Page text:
The progression of climate change is melting the permafrost more rapidly, and discoveries like these are becoming more and more commonplace.
Images via Sergey Fedorov/The Siberian Times
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zaraillustrates · 3 months ago
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I was recently commissioned by Journey Group to create four illustrations for Independent School magazine. Each illustration accompanies a different article in the 'Perspectives' section, exploring ideas related to different education insights. Subjects covered include books about education, advisory programs, committee fatigue and surveying student wellbeing. A big thanks to Journey Group, Mike Ryan and art director Jacob Melton for this wonderful project. © Zara Picken 2021
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m-l-rio · a year ago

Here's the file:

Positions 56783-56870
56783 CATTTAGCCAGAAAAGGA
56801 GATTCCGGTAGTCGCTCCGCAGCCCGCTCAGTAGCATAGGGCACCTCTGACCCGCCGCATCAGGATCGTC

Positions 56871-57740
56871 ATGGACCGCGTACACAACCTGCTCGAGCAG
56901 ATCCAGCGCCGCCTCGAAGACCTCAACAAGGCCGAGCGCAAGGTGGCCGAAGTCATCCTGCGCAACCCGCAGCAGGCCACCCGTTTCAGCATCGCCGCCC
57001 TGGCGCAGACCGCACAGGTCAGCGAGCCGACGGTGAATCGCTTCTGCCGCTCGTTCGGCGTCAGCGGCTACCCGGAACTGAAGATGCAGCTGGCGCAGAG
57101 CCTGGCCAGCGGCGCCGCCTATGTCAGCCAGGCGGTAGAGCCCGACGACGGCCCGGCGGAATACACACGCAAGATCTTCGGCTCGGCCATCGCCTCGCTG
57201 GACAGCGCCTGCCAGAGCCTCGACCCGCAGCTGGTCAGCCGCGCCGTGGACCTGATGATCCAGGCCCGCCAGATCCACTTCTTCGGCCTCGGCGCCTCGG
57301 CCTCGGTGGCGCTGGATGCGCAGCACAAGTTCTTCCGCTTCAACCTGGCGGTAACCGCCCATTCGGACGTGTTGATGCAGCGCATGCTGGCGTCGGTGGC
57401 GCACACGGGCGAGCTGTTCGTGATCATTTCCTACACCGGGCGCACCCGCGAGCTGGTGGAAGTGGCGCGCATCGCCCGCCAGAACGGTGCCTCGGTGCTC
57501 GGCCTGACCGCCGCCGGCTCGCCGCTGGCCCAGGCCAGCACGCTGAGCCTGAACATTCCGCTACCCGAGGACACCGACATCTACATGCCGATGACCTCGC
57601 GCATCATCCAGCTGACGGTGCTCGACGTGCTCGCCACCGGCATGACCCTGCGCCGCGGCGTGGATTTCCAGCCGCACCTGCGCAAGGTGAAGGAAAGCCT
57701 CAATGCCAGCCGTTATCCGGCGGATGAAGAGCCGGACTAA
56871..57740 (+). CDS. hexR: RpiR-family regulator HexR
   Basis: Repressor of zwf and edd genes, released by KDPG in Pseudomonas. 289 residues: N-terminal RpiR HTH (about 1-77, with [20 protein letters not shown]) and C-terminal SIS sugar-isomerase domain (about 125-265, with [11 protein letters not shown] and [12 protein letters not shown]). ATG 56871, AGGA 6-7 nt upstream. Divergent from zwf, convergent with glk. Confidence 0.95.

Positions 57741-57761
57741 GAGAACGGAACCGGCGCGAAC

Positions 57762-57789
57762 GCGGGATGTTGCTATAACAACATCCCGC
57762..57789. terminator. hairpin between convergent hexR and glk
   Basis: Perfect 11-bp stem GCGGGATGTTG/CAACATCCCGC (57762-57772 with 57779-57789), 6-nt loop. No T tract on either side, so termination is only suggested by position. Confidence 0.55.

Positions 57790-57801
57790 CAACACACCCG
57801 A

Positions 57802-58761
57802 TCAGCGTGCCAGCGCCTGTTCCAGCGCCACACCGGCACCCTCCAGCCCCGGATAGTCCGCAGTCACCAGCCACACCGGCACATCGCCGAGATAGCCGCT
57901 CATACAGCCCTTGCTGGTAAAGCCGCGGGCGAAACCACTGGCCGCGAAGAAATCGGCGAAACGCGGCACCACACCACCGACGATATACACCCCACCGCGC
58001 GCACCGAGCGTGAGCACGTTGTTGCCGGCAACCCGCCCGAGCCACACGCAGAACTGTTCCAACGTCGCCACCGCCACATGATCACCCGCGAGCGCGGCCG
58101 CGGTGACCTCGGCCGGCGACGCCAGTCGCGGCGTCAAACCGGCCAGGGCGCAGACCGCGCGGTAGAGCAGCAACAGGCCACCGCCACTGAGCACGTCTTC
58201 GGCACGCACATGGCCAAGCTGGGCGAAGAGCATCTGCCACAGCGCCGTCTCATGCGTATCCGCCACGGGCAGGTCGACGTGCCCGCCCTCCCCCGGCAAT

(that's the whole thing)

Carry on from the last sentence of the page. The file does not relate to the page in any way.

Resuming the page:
One real benefit of reading I rarely hear anybody mention is how much more interesting life becomes when you read a lot. It depends what you’re reading, of course, but most (good) books will teach you something you didn’t already know, and even if you have to give the book back to the library, you get to take that much with you. A lot of people talk about things they wish they’d studied in school--I’ve done it, too--but it’s a nice consolation prize that you can always pick up a book and learn something new. And as that library in your brain collects more volumes, everything around you gains new resonances, new context, and new connections which make your lived experience richer. In quarantine alone I’ve read about religion and politics and history and evolution and computer science and astrophysics without even leaving my house and it’s already a more interesting world.